How I Took My First Step in Spreading ALS Awareness

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by Dagmar Munn |

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Like many newly diagnosed ALS patients, I was overwhelmed by the steep learning curve of finding out more about the disease. Never mind having to jump in and help raise funds for it. Every time May rolled around with ALS Awareness Month, I was uncertain about how I fit in and what I could do.

I finally found a way, and it was a win-win situation: It would help me accept my disease, and grow more comfortable talking and writing about it, and I could make a sizable donation. I entered a Best Health Blog Contest.

A whirlwind 2 weeks

The contest was sponsored by, an online group that posts articles and newsletters about a variety of wellness topics. They offered a $1,000 cash prize to the health blog that received the most votes in a two-week period. If I won, I decided I’d donate the money to my local ALS Association.

Taking a deep breath, I emailed a small group of friends and asked if they’d like to join my “team” and help me. To my relief, everyone responded with a resounding, “Yes!”

Since my friends would have to vote every day for two whole weeks, my challenge became keeping everyone motivated and not wearing out my welcome. I settled on sending short, cheery daily messages that contained a quick fact about ALS and the voting link. At the bottom of the email, I suggested they share my daily messages with their friends. To my surprise, they did!

The day the contest began, over 100 health blogs representing all kinds of health conditions were in the running. By the time the last few days rolled around, mine was among the top three. It was a close race, but with a last push of votes from ALS patients, friends, and friends of friends, my ALS and Wellness Blog won!

During my next ALS clinic visit, it was so much fun to present a $1,000 donation to the ALS Association care coordinator and send a thank-you photo to all who helped with their votes.

Looking back, I can see that having to write two weeks’ worth of witty messages about ALS and asking friends to participate certainly helped me erase any angst when talking about ALS.

Columnist Dagmar Munn, center, donates contest winnings to the ALS Association in 2017. (Courtesy of Dagmar Munn)

Ideas to ease your way into ALS advocacy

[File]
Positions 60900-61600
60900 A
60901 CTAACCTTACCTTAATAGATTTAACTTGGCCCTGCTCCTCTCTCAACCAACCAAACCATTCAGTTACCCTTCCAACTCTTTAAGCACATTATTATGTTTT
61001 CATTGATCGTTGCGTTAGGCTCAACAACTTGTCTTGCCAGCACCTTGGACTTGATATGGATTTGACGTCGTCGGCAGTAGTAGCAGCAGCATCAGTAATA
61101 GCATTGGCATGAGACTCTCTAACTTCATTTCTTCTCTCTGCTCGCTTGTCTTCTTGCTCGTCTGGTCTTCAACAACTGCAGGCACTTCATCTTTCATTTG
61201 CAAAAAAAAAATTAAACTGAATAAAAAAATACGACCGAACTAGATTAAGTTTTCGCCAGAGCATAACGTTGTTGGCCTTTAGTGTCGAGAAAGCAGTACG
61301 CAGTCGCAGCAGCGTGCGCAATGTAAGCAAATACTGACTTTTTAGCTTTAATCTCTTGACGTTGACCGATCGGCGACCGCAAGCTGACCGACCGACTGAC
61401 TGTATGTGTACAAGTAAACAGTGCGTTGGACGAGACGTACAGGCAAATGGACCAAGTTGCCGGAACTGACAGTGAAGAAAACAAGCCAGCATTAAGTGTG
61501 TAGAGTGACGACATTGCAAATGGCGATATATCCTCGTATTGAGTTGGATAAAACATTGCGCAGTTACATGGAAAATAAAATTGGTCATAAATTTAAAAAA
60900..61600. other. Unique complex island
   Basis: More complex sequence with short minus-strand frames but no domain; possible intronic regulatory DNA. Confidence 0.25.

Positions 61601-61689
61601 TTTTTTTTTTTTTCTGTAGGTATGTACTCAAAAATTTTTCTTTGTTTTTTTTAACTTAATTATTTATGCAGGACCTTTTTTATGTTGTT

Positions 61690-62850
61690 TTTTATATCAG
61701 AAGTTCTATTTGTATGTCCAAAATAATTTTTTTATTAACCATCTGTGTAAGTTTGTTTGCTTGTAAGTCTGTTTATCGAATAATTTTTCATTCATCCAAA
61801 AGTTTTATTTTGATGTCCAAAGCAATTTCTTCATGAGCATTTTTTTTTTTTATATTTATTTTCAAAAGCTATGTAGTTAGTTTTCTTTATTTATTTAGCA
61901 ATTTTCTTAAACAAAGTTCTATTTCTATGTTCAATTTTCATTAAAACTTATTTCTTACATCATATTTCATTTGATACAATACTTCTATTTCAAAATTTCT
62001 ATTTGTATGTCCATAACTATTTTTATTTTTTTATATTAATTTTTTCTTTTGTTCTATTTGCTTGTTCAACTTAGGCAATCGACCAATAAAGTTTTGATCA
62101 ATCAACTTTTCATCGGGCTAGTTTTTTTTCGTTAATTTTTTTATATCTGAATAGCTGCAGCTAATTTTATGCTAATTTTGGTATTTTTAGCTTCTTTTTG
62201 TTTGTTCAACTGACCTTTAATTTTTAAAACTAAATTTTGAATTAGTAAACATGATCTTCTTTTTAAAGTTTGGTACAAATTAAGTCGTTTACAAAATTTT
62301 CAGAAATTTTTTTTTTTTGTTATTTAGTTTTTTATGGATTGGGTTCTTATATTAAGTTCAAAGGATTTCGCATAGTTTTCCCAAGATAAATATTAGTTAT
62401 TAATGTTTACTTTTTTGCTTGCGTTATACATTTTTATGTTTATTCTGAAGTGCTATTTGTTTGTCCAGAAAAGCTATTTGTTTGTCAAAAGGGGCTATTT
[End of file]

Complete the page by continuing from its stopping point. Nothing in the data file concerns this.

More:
Maybe you’re not quite ready to jump into one of the traditional in-person ALS awareness events popping up this month. So, here are a few unique awareness-raising activities that I’m sure will help you step in:

How about a good cup of coffee? On May 14, Dutch Bros Coffee will host a fundraiser called “Drink One for Dane.” A portion of that day’s sales will be donated to the Muscular Dystrophy Association to help find a cause and cure for ALS. This year, they hope to raise $1.6 million!

Or, how about a temporary tattoo? “Inked for ALS” is an awareness campaign sponsored by Amylyx Pharmaceuticals, the company developing the potential ALS treatment AMX0035. Just order their free press-on tattoo from their website, then post a photo of your tattoo on social media. Besides the free tattoo, they also have free ALS awareness Zoom backgrounds and a Facebook frame.

For more awareness events, take a look at these lists on the websites of the ALS Association and the MDA Association.

We’re in it together

Fundraising is clearly important for finding a cure for ALS. However, raising awareness is the first step. Let’s continue to work together, raise awareness, and close the gap in the progress of finding a cure.

We want to live well without having to live with ALS.


Note: ALS News Today is strictly a news and information website about the disease. It does not provide medical advice, diagnosis, or treatment. This content is not intended to be a substitute for professional medical advice, diagnosis, or treatment. Always seek the advice of your physician or other qualified health provider with any questions you may have regarding a medical condition. Never disregard professional medical advice or delay in seeking it because of something you have read on this website. The opinions expressed in this column are not those of ALS News Today or its parent company, Bionews, and are intended to spark discussion about issues pertaining to ALS.


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